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Friday, October 28, 2005

Bernanke and the Bubble By PAUL KRUGMAN

October 28, 2005
Op-Ed Columnist
Bernanke and the Bubble
By PAUL KRUGMAN

By Bush administration standards, the choice of Ben Bernanke to succeed Alan Greenspan as chairman of the Federal Reserve was just weird.

For one thing, Mr. Bernanke is actually an expert in monetary policy, as opposed to, say, Arabian horses.

Beyond that, Mr. Bernanke's partisanship, if it exists, is so low-key that his co-author on a textbook didn't know he was a registered Republican. The academic work on which his professional reputation rests is apolitical. Moreover, that work is all about how the Fed can influence demand - there's not a hint in his work of support for the right-wing supply-side doctrine.

Nor is he a laissez-faire purist who believes that government governs best when it governs least. On the contrary, he's a policy activist who advocates aggressive government moves to jump-start stalled economies.

For example, a few years back Mr. Bernanke called on Japan to show "Rooseveltian resolve" in fighting its long slump. He even supported a proposal by yours truly that the Bank of Japan try to get Japan's economy moving by, among other things, announcing its intention to push inflation up to 3 or 4 percent per year.

Last but not least, Mr. Bernanke has no personal ties to the Bush family. It's hard to imagine him doing something indictable to support his masters. It's even hard to imagine him doing what Mr. Greenspan did: throwing his prestige as Fed chairman behind irresponsible tax cuts.

All of this raises a frightening prospect. Has President Bush been so damaged by scandals and public disapproval that he has no choice but to appoint qualified, principled people to important positions?

O.K., seriously, many economists and investors feared that Mr. Bush would try to place a highly partisan figure in charge of the Fed. And even before the revelations surfaced about cronyism at FEMA and elsewhere, there was widespread concern that Mr. Bush would try to select a John Snow type - a businessman whose only qualification is loyalty - to run monetary policy. The naming of Mr. Bernanke was a sign of Mr. Bush's weakness, and it brought a collective sigh of relief.

Obviously I'm pleased, too. Full disclosure: Mr. Bernanke was chairman of the Princeton economics department before moving to Washington, and he made the job offer that brought me to Princeton.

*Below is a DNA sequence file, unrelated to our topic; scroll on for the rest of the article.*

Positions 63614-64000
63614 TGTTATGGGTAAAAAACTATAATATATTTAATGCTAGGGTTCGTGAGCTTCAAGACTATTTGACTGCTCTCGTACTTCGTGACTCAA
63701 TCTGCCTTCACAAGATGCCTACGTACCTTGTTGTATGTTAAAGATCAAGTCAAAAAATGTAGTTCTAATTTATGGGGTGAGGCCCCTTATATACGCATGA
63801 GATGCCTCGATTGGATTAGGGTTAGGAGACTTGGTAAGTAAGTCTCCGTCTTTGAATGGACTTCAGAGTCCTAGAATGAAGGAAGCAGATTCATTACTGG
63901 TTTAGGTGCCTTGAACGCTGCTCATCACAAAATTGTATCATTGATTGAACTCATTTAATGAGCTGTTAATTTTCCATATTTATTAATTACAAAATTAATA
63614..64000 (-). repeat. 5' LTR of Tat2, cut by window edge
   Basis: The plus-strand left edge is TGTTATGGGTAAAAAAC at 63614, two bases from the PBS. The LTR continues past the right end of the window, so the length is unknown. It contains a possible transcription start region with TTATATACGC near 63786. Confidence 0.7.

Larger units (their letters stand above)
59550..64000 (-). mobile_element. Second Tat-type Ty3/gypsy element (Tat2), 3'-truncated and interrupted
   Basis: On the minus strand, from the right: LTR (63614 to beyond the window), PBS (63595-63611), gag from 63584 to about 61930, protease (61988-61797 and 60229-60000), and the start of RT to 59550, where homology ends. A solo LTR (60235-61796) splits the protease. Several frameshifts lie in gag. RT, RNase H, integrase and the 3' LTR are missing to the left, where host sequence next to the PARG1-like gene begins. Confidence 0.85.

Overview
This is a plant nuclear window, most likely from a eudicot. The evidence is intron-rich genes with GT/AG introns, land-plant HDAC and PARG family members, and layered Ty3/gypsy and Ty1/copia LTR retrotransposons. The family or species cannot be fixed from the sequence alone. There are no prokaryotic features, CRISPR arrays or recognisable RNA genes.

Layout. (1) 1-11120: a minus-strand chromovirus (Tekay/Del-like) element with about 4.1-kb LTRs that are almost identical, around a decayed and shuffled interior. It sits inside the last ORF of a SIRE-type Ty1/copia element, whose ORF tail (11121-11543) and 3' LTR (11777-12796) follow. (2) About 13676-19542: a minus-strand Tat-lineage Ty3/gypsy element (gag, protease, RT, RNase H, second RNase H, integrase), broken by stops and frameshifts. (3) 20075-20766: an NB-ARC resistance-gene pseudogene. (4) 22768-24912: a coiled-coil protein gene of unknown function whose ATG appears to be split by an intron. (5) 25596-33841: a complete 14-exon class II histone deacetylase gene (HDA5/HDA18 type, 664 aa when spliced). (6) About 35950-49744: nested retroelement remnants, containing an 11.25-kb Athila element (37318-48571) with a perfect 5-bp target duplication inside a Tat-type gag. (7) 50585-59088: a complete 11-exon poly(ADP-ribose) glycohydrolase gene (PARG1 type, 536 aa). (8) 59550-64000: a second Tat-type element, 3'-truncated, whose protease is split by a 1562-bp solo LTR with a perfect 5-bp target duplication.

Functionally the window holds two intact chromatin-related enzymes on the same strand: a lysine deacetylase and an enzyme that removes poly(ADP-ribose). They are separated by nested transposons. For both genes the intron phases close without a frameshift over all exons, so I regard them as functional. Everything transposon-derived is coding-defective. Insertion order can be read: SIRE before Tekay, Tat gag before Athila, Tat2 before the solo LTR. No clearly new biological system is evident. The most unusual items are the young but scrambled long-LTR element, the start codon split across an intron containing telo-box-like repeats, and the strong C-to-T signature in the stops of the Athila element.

So should we all feel confident about the economic future, assuming that Mr. Bernanke is confirmed? Alas, no.

This isn't a comment on Mr. Bernanke's qualifications, although there is one talent, important in a Fed chairman, that Mr. Bernanke has yet to demonstrate (though he may have it). Mr. Greenspan, for all his flaws, has repeatedly shown his ability to divine from fragmentary and sometimes contradictory data which way the economic wind is blowing. As an academic, Mr. Bernanke never had the occasion to make that kind of judgment. We'll just have to see whether he can develop an economic weather sense on the job.

No, my main concern is that the economy may well face a day of reckoning soon after Mr. Bernanke takes office. And while he is surely the best politically possible man for the job (all the other candidates I would have been happy with are independents or Democrats), coping with that day of reckoning without some nasty shocks may be beyond anyone's talents.

The fact is that the U.S. economy's growth over the past few years has depended on two unsustainable trends: a huge surge in house prices and a vast inflow of funds from Asia. Sooner or later, both trends will end, possibly abruptly.

It's true that Mr. Bernanke has given speeches suggesting both that a "global savings glut" will continue to provide the United States with lots of capital inflows, and that housing prices don't reflect a bubble. Well, soothing words are expected from a Fed chairman. He must know that he may be wrong.

If he is, the U.S. economy will find itself in need of the "Rooseveltian resolve" Mr. Bernanke advocated for Japan. We can safely predict that Mr. Bernanke will show that resolve. In fact, Bill Gross of the giant bond fund Pimco has already predicted that next year Mr. Bernanke will start cutting interest rates.

But that may not be enough. When all is said and done, the Fed controls only one thing: the short-term interest rate. And it will be a long time before we have competent, public-spirited people controlling taxes, spending and other instruments of economic policy.

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